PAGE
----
SEATTLE -- With the Cubs and Indians both ending long pennant droughts in 2016, it's possible for the Mariners to look ahead and wonder, "Why not us?"
The Mariners are one of six MLB franchise to never win a World Series and one of two -- along with the Nationals -- who've yet to play in the Fall Classic. So, yeah, it is about time. And the new regime, led by CEO John Stanton, general manager Jerry Dipoto and manager Scott Servais, has made it clear that winning a championship in Seattle is the ultimate goal.
Of course, first things first. The Mariners have to end baseball's longest playoff dry spell, as they have now gone 15 seasons without a postseason berth. But they made a big stride toward that goal last year before finishing just shy at 86-76 and now have a better base to take that next step.
It all starts in five months, when the 2017 season opens. So, yes, a lot can and will happen between now and then. But just to get you in the mood and set the stage for the long winter, here's a sneak peek at Opening Day on April 3:
The Mariners will open against the American League West-rival Astros at Minute Maid Park, with lefty Dallas Keuchel the likely Opening Day starter at this juncture for Houston. Keuchel, the 2015 AL Cy Young winner, struggled through a 9-12 season with a 4.55 ERA in 26 starts last season. But like the Astros -- who dropped to third in the division at 84-78 last year -- Keuchel will be looking for a bounce-back season. Keuchel is 5-5 with a 3.08 ERA in 12 career meetings with the Mariners, and Houston went 11-8 against Seattle in '16, so the Mariners' ability to deal with the talented young Astros will be one of next season's key plot lines.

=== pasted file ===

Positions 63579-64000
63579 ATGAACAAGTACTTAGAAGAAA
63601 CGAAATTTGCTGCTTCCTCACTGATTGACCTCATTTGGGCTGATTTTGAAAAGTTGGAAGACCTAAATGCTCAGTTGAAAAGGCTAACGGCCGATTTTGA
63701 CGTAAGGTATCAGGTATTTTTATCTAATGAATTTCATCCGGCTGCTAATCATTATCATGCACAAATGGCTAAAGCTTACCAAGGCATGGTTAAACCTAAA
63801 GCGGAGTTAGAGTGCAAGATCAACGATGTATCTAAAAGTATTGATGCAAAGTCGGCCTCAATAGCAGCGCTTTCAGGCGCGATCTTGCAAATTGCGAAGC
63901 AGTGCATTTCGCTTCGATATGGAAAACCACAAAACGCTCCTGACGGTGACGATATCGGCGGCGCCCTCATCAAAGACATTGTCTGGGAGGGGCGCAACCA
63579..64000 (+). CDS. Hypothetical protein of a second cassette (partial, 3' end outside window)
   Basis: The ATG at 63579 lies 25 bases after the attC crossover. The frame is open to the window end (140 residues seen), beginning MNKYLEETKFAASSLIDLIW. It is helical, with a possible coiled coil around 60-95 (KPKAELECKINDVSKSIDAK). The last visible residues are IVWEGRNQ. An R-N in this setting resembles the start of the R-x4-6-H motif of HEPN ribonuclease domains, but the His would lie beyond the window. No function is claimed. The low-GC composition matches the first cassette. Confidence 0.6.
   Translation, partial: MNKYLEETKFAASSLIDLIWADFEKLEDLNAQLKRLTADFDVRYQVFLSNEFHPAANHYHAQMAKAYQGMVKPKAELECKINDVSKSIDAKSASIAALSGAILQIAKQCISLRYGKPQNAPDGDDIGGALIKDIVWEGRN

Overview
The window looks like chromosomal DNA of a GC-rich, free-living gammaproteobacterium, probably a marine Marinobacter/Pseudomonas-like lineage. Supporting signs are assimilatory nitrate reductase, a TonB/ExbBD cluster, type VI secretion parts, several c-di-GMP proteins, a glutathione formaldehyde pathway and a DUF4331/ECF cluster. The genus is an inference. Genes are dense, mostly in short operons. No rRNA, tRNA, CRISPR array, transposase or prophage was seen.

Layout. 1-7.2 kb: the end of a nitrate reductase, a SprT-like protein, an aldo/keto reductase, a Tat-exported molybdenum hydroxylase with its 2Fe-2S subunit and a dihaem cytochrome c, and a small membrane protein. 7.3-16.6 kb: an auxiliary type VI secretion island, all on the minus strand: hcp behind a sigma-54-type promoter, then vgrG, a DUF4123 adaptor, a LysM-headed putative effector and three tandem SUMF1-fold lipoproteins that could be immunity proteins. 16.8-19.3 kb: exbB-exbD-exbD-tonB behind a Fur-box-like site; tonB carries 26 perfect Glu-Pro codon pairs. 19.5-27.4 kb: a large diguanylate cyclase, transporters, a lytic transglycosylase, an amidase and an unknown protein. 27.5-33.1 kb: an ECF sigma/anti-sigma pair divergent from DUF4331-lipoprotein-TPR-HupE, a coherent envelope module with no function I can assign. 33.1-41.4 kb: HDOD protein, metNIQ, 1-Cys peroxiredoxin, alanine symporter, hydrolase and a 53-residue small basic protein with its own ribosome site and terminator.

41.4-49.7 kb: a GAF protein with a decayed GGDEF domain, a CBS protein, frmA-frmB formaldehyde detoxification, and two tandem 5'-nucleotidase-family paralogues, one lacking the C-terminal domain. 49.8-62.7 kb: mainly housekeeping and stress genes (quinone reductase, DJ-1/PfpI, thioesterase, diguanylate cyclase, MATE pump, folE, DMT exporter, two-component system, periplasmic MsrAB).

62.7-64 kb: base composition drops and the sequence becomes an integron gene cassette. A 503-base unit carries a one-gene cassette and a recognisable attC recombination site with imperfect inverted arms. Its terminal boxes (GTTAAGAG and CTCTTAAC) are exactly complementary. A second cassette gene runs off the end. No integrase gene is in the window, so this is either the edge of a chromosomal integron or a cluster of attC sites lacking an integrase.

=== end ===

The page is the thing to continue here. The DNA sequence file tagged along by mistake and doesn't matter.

Opening Day starter
Despite all the change in the Mariners' organization over recent years, one constant has been the presence of Felix Hernandez atop the rotation. And there's no reason to think the King won't be on the mound again for the 2017 debut, which would be the 10th Opening Day start of his career and ninth in a row. Hernandez took his first Opening Day loss last season at Texas, but is still 6-1 with a 1.49 ERA in nine openers. This would be his first time opening against the Astros.
OK, let's be honest here. It's next to impossible to pencil out a starting lineup before knowing what moves Dipoto will make this winter. You can be pretty sure the heart of the order will revolve around Cano, Cruz and Seager, but the other pieces are very much in flux. Gamel could certainly be part of the club, but he likely wouldn't play -- or certainly lead off -- against a left-handed starter like Keuchel. Vogelbach is in a similar boat at first base, and Marte's role could change if the Mariners land a veteran shortstop. So both corner outfield spots, shortstop and first base should have large asterisks attached at this point, with new names possible at all four spots.
Three reasons to be excited
• Dipoto and Servais will have had a full season to evaluate their roster, and they now can really move forward with the kind of team they want to build for Safeco Field. Dipoto proved to be extremely active last year -- resulting in a a 10-win improvement from 2015-16 that kept the Mariners in the playoff race until the final weekend -- and it'll be interesting to see what he has in mind this winter.
• Flame-throwing closer Edwin Diaz will be part of the team from the outset and should anchor a bullpen that returns most of its primary pieces. Dipoto will be looking to add a strong left-hander to the mix as well and has a chance to fashion the kind of bullpen that has helped carry several recent teams to postseason success.
• While most teams are seeking starting pitching in a free-agent market that is thin in that department, the Mariners are pretty solid in their rotation with Hernandez, Hisashi Iwakuma, James Paxton, Taijuan Walker, Ariel Miranda and Nathan Karns all set to return. So while Dipoto may well test the trade market for pitching, he should be able to focus most of his resources on filling position needs and further raising the base around his potent veteran core in the middle of the lineup.
Greg Johns has covered the Mariners since 1997, and for MLB.com since 2011. Follow him on Twitter @GregJohnsMLB and listen to his podcast. This story was not subject to the approval of Major League Baseball or its clubs.